County saves millions by staying with provider

UNION COUNTY — Although in February it looked as if the county could have saved millions if it switched health plan carriers, it actually ended up saving several million by going with the plan recommended by the insurance broker.

Last week, the Union County Freeholder board voted to renew its contract with Horizon Blue Cross Blue Shield of New Jersey, after new health initiatives and low claims resulted in $2.2 million in savings, or a 4.1 percent decrease for the previous contract year.

“This is great news and a win-win situation for our budget and for our employees, who will pay less,” Freeholder Chairman Linda Carter said at last week’s board meeting, adding, “Our renewal negotiations have paid off and our provider has stepped forward to the plate with a good deal for Union County.”

Controversy first surfaced in February concerning the health plan because the county insurance broker never looked into the New Jersey State Health Benefits Plan, which county union representatives claimed would have resulted in $5 million in savings.

Jeff Robinson, a fraud investigation employee for the county social services department and representative of the county employee Communication Workers of America union, felt the insurance broker bypassed the state plan for a reason and brought forward information to prove his case.

Robinson explained in a LocalSource article in February that, when the county contracted with Brown & Brown Benefit Metro Inc., the county health insurance broker, the firm only took bids from private carriers because the state does not pay commissions to brokers. He claimed, had the broker gone with the State Health Benefits Plan, they would not have received the $800,000 commission they did from a private insurance carrier because the state does not pay commissions to brokers.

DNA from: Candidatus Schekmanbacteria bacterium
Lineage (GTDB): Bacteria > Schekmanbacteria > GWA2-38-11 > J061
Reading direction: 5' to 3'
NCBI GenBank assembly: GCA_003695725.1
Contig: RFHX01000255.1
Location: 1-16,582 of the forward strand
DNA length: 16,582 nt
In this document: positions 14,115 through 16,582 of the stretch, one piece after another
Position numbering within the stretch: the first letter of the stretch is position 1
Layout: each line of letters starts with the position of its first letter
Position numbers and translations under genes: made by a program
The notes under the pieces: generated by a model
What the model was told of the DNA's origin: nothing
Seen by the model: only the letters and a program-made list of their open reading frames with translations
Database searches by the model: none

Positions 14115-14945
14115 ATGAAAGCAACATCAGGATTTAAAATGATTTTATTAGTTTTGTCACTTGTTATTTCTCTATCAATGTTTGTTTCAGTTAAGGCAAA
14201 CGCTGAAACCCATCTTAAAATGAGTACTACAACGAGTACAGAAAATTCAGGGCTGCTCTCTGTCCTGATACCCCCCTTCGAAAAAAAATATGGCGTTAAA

The county employee also provided evidence that the state plan was millions less than the plan the county had at the time, as well as the one the insurance broker recommended they switch to for the 2012-2013 contract year.

But while Robinson and others felt Brown & Brown did not recommend the state plan because they would not received a commission, both the county and the insurance broker denied the charge. County officials agreed, though, that the state plan appeared to be the lowest cost, but pointed out benefits from any plan they chose had to be “equal to or better than” the plan they had.

“We have 22 unions to negotiate with and health benefits are a big part of those contracts,” Union County Communications Director Sebastian D’Elia said in February, noting the county had never had the state plan in the past because the benefits were simply not equal to or greater than those offered by private sector carriers. He also said the unions and retirees would never agree to switching to a plan that did not offer equal benefits, regardless of the savings.